Imagine arriving at work, attempting to log onto your computer, and being unable to access your files. Instead, you’re greeted with a message instructing you to pay a fine or lose all of your data forever. Unfortunately, this exact scenario — in which cybercriminals use “ransomware,” a type of malware, to hold the contents of users’ computers hostage — is increasingly prevalent at workplaces all over the country. Just how widespread is the problem? Approximately 5,700 computers are infected every day, according to Norton by Symantec.

Ransomware

But your company doesn’t have to become a statistic. As legislators work feverishly to counter this new threat to the American workplace, business owners can also do their part to prevent ransomware attacks. Let’s take a closer look at this troubling issue, along with steps you can take to safeguard your organization.

The Ramping Up of Ransomware

Ransomware is an equal opportunity attacker. From increased incidences among House of Representatives staff last month resulting in blocked access to YahooMail to a crippling assault earlier this year on Hollywood Presbyterian Medical Center’s during which the organization was forced to pay $17,000 for restored use of its computer systems, ransomware can and does impact organizations of all shapes and sizes.

The potential fallout of ransomware is not lost on government officials. Nor is the fact that many organizations are woefully unprepared to fend off ransomware attacks. In an attempt to deter cybercriminals from preying on computer users, a bill outlawing ransomware only recently passed the Senate Committee yet still has far to go in the legislative process before becoming law.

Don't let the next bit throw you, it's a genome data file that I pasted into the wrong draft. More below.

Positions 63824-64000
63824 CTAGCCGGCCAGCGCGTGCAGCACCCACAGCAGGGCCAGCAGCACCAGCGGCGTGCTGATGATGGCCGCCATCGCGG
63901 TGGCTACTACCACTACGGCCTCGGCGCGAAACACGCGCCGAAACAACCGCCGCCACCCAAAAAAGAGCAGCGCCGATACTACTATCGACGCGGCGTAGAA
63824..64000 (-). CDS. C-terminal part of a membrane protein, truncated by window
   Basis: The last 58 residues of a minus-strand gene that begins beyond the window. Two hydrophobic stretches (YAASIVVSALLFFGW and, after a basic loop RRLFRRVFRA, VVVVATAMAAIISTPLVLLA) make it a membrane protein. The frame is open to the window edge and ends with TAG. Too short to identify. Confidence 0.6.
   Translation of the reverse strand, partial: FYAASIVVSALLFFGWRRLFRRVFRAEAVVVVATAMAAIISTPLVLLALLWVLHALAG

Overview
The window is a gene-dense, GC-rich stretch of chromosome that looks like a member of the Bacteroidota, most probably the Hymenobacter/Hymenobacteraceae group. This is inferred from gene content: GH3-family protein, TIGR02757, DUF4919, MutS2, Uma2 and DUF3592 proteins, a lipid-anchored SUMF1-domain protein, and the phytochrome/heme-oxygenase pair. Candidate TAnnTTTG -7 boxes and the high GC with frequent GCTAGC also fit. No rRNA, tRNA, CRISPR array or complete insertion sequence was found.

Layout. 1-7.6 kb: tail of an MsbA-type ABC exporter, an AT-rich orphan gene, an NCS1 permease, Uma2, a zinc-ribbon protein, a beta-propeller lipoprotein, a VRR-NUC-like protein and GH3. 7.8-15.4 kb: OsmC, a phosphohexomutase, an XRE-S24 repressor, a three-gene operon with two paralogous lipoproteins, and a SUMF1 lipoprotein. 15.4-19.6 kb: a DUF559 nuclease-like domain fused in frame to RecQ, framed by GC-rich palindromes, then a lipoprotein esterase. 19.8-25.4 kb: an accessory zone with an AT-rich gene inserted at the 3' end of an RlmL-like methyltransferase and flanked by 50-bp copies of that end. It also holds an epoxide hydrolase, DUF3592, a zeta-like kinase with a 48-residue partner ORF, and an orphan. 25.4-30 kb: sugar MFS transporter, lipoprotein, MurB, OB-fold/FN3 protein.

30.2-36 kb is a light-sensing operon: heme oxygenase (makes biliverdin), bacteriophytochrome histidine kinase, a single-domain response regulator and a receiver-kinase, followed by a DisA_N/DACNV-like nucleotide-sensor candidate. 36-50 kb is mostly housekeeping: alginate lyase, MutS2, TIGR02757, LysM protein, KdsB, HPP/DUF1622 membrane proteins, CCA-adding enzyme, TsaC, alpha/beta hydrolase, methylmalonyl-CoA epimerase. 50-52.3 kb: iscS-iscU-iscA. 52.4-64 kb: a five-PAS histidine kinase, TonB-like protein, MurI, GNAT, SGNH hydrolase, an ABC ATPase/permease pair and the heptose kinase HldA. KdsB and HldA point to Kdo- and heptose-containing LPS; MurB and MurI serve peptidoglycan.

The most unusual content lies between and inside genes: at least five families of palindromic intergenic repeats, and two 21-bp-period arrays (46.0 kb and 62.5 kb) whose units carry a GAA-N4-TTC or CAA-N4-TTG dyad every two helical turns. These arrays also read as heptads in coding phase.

Preventing Ransomware Attacks

According to FBI statistics, ransomware attacks cost victims more than $209 million in the first three months of 2016 alone. The worst part? Even if you could solve the problem by simply paying up, the truth is that most data is never returned or restored. Rather than take that risk, shore up your defenses through proactive planning aimed at keeping cybercriminals out, including the following five steps:

1. Back Up

An effective backup policy can mean the difference between recovering infected systems and losing them forever. Serialized backups ensure that older files are available should new ones become inaccessible, while offline storage prevents ransomware from spreading.

2. Have a Layered Defense

Installing an external firewall is important, but what happens if malware gets through this first line of defense? Additional monitoring and detection technologies, including internal firewalls and web, email and content filters, further strengthen your system from hackers.

3. Keep Current

Cybercriminals are nothing if not persistent. In other words, they’re constantly on the lookout for both known and new system vulnerabilities. Remaining up to date with the latest patches and other security measures helps you stay ahead of their untrustworthy tactics.

4. Inform and Educate

Ransomware works by targeting individual computers and users. Educating employees about best practices for preventing ransomware, such as alerting IT upon receipt of a suspicious email or attachment and refraining from using personal email on work computers, is an important part of the process.

5. Reduce User Privileges

But why leave the welfare of your company and its invaluable data in the hands of employees? Restricting user access gives business owners critical control by limiting the extent to which a malware infection can spread if it does penetrate your initial protective measures.

Dealing with ransomware is at best an unwelcome distraction and at worst a threat to survival for organizations in today’s fast-paced, ultra-competitive business landscape. But you don’t have to go it alone. {Company} is the trusted choice when it comes to staying ahead of the latest information technology tips, tricks, and news. Contact us at (404) 781--0200 or send us an email at sales@centerpointit.com for more information.

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